Anne is Invited Out to Tea
AND what are your eyes popping out of your head about. Now?” asked Marilla, when Anne had just come in from a run to the post office. “Have you discovered another kindred spirit?” Excitement hung around Anne like a garment, shone in her eyes, kindled in every feature. She had come dancing up the lane, like a wind-blown sprite, through the mellow sunshine and lazy shadows of the August evening.
“No, Marilla, but oh, what do you think? I am invited to tea at the manse tomorrow afternoon! Mrs. Allan left the letter for me at the post office. Just look at it, Marilla. ‘Miss Anne Shirley, Green Gables.’ That is the first time I was ever called ‘Miss.’ Such a thrill as it gave me! I shall cherish it forever among my choicest treasures.”
“Mrs. Allan told me she meant to have all the members of her Sunday-school class to tea in turn,” said Marilla, regarding the wonderful event very coolly. “You needn’t get in such a fever over it. Do learn to take things calmly, child.”
For Anne to take things calmly would have been to change her nature. All “spirit and fire and dew,” as she was, the pleasures and pains of life came to her with trebled intensity. Marilla felt this and was vaguely troubled over it, realizing that the ups and downs of existence would probably bear hardly on this impulsive soul and not sufficiently understanding that the equally great capacity for delight might more than compensate. Therefore Marilla conceived it to be her duty to drill Anne into a tranquil uniformity of disposition as impossible and alien to her as to a dancing sunbeam in one of the brook shallows. She did not make much headway, as she sorrowfully admitted to herself. The downfall of some dear hope or plan plunged Anne into “deeps of affliction.” The fulfillment thereof exalted her to dizzy realms of delight. Marilla had almost begun to despair of ever fashioning this waif of the world into her model little girl of demure manners and prim deportment. Neither would she have believed that she really liked Anne much better as she was.
Anne went to bed that night speechless with misery because Matthew had said the wind was round northeast and he feared it would be a rainy day tomorrow. The rustle of the poplar leaves about the house worried her, it sounded so like pattering raindrops, and the full, faraway roar of the gulf, to which she listened delightedly at other times, loving its strange, sonorous, haunting rhythm, now seemed like a prophecy of storm and disaster to a small maiden who particularly wanted a fine day. Anne thought that the morning would never come.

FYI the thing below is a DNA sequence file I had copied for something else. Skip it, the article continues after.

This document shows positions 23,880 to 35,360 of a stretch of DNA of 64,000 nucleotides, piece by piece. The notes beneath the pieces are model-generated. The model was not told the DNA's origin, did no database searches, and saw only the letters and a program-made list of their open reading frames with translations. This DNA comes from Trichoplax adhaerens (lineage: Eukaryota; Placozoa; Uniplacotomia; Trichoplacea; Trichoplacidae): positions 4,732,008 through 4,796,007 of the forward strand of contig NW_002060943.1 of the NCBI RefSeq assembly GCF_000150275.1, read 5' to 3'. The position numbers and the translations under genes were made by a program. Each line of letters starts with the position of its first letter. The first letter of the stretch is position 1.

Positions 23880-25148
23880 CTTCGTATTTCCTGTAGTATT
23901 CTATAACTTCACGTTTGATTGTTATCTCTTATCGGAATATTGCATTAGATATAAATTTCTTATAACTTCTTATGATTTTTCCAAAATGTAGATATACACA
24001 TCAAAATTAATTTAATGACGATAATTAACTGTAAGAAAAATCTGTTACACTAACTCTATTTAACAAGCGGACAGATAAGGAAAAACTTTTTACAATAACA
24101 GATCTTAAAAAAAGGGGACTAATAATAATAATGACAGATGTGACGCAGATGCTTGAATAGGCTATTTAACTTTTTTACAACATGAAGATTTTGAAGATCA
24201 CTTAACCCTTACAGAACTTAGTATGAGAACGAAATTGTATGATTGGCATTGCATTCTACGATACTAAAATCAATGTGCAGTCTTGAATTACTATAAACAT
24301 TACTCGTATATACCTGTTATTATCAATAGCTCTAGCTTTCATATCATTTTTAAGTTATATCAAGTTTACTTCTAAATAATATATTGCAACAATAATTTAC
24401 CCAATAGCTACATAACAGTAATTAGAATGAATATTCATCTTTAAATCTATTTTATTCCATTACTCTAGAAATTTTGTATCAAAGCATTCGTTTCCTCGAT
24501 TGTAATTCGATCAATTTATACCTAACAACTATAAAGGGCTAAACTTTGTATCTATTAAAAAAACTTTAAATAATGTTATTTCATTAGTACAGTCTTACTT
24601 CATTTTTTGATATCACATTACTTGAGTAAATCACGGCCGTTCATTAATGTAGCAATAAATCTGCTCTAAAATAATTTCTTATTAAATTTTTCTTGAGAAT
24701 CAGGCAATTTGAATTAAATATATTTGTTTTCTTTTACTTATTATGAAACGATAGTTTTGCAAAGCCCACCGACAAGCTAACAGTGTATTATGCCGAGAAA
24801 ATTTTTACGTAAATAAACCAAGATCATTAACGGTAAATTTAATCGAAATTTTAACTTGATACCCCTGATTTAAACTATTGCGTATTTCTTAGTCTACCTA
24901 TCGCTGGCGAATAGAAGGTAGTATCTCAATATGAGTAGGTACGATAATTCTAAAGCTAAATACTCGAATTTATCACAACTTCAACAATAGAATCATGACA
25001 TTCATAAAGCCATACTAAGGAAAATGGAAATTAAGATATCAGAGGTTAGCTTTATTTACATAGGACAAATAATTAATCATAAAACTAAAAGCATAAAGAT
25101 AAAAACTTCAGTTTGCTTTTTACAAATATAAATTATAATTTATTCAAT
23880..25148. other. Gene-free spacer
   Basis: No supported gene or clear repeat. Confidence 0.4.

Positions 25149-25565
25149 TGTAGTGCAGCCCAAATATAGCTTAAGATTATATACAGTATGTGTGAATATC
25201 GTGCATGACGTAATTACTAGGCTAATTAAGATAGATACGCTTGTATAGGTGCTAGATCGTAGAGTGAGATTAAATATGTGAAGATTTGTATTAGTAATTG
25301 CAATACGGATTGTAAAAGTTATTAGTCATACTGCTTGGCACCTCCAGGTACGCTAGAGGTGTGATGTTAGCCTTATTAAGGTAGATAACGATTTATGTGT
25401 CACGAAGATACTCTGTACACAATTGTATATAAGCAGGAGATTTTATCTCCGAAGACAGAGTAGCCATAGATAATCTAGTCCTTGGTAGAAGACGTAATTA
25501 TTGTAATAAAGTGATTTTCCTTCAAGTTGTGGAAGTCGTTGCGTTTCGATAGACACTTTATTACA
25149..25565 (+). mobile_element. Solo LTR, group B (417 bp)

But all things have an end, even nights before the day on which you are invited to take tea at the manse. The morning, in spite of Matthew’s predictions, was fine and Anne’s spirits soared to their highest. “Oh, Marilla, there is something in me today that makes me just love everybody I see,” she exclaimed as she washed the breakfast dishes. “You don’t know how good I feel! Wouldn’t it be nice if it could last? I believe I could be a model child if I were just invited out to tea every day. But oh, Marilla, it’s a solemn occasion too. I feel so anxious. What if I shouldn’t behave properly? You know I never had tea at a manse before, and I’m not sure that I know all the rules of etiquette, although I’ve been studying the rules given in the Etiquette Department of the Family Herald ever since I came here. I’m so afraid I’ll do something silly or forget to do something I should do. Would it be good manners to take a second helping of anything if you wanted to very much?”
“The trouble with you, Anne, is that you’re thinking too much about yourself. You should just think of Mrs. Allan and what would be nicest and most agreeable to her,” said Marilla, hitting for once in her life on a very sound and pithy piece of advice. Anne instantly realized this.
“You are right, Marilla. I’ll try not to think about myself at all.”